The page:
When I ordered my Cornish Rock meat chickens in August, I hoped to get them within a few days. However, the company I order from, Ideal Poultry, wasn't able to ship them until September 11th. I was o.k. with that. On September 12, the post office called to let me know that my 25 chicks had arrived.
Its always fun to get a box of peeping yellow cuties. Fortunately, I lost only one chick in the shipping process, and the 24 chicks quickly grow into gangly, quite homely, little birds.
My chick set up is pretty simple. I have two plastic kiddy pools that just fit into the garden shed side of my chicken coop. I've used these same pools for many years. I just clean them out, nest them, and stick them in the rafters when I'm not using them (this year, when I pulled them out of the rafters, I had a big mouse nest, with its stored seeds and lots of mouse poop, fall right on my head - I told the family to have me checked for hantavirus if I got sick!). I start with one pool when yellow puffball chicks are tiny and can't jump well. I like to use straw or hay in the bottom because it seems to give the chicks a more secure footing and prevents splayed legs.
As the chicks grow, I put a chicken wire fence tightly around the outside of the pool to keep them from hopping out. The fencing is just stiff enough that it doesn't need support. Cornish Rock chicks grow fast. I quickly find myself putting two pools side by side with the chicken wire wrapped around both and an opening between them. I put in a rock or block as a step so that they can jump from pool to pool. The heat lamp goes over one pool and their feeding/watering area is in the other.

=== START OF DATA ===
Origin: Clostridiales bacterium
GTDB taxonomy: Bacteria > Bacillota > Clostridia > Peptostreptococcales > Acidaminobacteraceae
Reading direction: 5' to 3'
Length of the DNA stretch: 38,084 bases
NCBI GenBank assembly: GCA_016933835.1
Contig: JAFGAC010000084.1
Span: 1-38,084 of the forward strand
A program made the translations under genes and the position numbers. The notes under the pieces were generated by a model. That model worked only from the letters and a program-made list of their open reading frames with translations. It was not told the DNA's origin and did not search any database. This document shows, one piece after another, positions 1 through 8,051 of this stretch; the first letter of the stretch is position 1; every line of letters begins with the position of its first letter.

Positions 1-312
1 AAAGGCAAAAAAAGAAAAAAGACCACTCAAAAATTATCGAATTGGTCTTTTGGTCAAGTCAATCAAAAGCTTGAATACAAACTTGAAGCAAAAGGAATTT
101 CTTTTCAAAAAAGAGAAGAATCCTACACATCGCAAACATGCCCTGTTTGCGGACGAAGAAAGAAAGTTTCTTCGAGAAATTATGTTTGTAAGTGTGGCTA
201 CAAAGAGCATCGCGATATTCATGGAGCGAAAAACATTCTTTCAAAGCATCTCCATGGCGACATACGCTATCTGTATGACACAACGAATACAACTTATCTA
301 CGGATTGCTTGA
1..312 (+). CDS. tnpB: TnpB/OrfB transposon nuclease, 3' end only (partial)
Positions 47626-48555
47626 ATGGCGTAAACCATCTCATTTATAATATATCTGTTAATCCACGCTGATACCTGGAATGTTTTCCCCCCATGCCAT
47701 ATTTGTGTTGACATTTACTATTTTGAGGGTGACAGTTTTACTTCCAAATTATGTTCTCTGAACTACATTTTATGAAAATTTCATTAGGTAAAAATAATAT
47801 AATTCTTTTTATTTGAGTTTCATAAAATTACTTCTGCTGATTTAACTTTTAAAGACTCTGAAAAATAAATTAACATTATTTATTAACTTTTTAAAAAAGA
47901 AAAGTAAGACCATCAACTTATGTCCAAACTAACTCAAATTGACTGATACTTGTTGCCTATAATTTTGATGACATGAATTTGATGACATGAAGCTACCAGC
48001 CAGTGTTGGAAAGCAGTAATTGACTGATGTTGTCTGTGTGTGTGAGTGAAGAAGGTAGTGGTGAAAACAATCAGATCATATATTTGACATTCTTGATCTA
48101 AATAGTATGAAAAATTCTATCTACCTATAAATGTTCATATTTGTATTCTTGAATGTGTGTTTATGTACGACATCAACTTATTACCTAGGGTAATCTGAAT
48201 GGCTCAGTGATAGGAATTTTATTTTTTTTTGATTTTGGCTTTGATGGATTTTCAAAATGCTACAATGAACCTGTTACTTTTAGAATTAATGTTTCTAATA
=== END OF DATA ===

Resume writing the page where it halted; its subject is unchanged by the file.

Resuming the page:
The chicks, when large enough, go out into the general chicken population. I've read about Cornish Rocks who eat so much that they can't walk. I've never had a problem with this because my chicks run around outside and in the coop, climb up ramps, peck at grass, chase after bugs, and, boy oh boy, do they eat and grow!
|The drizzly weather has everything muddy and bedraggled looking!|
In six to eight weeks, around the end of October/beginning of Nov the chickens are large enough to butcher and this is when my reason for ordering chicks late in the year comes into play. Its cool outside and my number one reason for ordering and butchering chickens late in the year.
I've ordered chickens earlier in the summer and then tried to butcher them in late summer. I found that there's something about the smell of freshly butchered chicken that draws every fly from miles around. Having a flies land on the meat as I butcher it, is simply disgusting. By waiting until later in the year, after a few nice cold, insect-killing frosts, we can butcher our chickens without these vermin.
This probably partially explains why, in the old days, autumn was "hog butchering time." Now its chicken butchering time for me!